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Away From Their Desks

Away From Their Desks
August 19, 2005

Youngstown State University officials reworded part of a proposed contract for employees Thursday in the hope of ending a strike before classes begin.

About 400 secretaries, computer programmers, graphic designers and landscapers --  members of Youngstown’s Association of Classified Employees, a local affiliate of the National Education Association -- went on strike Tuesday. The strike is the first in the union’s 20-year history. And faculty members could be on strike soon as well.

One of the main objections the employees' union had in a proposed contract was to language that allowed the university to unilaterally reclassify employees, potentially removing them from the umbrella of the union. University officials were working on ironing out that difference. “We just reworded that,” said Walt Ulbricht, a Youngstown spokesman. “Now it reads so that the union and the university would have to agree to the reclassification.” The new proposal was scheduled to be delivered to union officials late Thursday, and university officials hoped it would make a difference.

Another issues is health insurance. The union objected to the university's request that 1.5 percent of an employee’s salary go toward premiums. The union’s counter-proposal was for less than half of that. The union agreed to the university’s offer of raises of 2, 4 and 3 percent over the next three years, but requested additional signing bonuses of $500, $600, and $700, which the university said it has never felt obliged to give in the past.

With Youngstown between summer and fall classes, the strike has only been mildly disruptive. The biggest annoyance is that the Youngstown Web site and e-mail systems are down. The university shuttered the site to protect against hackers while the computer systems staff is on strike. "There are hacker sites that post a notice when they know a system is vulnerable,” Ulbricht said. “We wanted to be safe.”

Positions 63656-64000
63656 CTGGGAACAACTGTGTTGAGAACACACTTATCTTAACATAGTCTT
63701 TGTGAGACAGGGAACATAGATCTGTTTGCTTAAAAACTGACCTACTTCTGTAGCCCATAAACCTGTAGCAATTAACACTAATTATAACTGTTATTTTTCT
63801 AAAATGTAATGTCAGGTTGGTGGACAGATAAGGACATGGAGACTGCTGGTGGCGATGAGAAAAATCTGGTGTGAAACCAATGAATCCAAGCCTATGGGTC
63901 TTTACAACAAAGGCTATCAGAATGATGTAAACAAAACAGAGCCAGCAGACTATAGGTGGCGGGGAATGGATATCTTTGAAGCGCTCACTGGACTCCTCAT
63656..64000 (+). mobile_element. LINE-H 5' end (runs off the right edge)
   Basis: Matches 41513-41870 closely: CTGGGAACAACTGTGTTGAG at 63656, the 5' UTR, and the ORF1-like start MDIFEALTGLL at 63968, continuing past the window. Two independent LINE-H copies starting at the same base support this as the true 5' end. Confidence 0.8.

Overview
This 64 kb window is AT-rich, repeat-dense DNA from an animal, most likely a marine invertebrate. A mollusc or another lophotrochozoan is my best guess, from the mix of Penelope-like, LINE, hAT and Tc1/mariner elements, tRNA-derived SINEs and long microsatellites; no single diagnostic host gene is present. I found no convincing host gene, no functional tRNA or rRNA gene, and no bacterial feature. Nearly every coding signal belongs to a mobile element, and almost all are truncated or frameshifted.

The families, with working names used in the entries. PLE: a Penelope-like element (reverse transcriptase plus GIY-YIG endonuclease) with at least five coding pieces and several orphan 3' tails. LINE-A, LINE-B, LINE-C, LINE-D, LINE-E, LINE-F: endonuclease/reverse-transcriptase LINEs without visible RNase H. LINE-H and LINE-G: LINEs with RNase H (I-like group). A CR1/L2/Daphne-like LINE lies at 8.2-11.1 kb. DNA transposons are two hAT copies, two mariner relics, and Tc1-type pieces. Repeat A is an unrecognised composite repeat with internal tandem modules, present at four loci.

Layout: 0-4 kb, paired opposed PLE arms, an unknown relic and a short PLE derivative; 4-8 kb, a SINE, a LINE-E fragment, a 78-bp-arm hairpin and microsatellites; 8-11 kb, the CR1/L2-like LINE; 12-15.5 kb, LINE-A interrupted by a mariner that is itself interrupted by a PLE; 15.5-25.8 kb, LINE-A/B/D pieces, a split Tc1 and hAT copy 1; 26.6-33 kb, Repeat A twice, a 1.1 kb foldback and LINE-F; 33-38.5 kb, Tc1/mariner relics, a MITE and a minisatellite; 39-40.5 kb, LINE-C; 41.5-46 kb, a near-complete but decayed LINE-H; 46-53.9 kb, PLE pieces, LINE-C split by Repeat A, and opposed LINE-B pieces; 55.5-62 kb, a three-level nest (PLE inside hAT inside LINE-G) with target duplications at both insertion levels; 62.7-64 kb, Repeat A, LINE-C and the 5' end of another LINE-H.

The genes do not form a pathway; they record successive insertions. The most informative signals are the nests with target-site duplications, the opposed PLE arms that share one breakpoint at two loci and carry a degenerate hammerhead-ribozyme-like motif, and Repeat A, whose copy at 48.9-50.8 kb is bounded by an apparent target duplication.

In this case, safety means no Youngstown e-mail addresses are receiving outside e-mail, and students have to come to campus to register for classes instead of doing so online. Ulbricht said some university employees have said they’re relishing the break from e-mail, but Ron Cole, a university spokesman, was not one of them. “These days, you’re kind of lost without e-mail,” he said.

Students who work as office assistants were told by the university that they could excuse themselves if they felt uncomfortable crossing the picket line, but many are still coming in to work. Elsewhere, administrators have been asked to plug holes wherever possible. “Is the president out cutting the grass? No.,” Cole said. “But we’re doing our best to fill the gaps.”

Some larger leaks could spring, however, if the Youngstown chapter of the Ohio Education Association, the 380-member faculty union, which is also an affiliate of the National Education Association, does not get a new contract by Tuesday, when its members would join the picket line. The university and the faculty union agreed not to speak with reporters about their differences, but sources said that the major disagreements are over salary increases, health care premiums, and the university’s desire to restructure the current rule that allows retired faculty members to come back and teach classes at a particular salary.

Currently, no cancellations are planned. Bob McGovern, president of the student government, has been telling students they should plan on reporting to class on August 29th; the football team and the band are on campus practicing; and everything is expected to go as planned at summer commencement Saturday.

Union officials had not responded to the university’s rewording of the reclassification policy by the time their offices closed Thursday. It is still unclear if Youngstown would open its doors if faculty members also go on strike. “We’ve got a week and a half, and a federal mediator,” Cole said. “It would be nice to get this resolved.”

 

 

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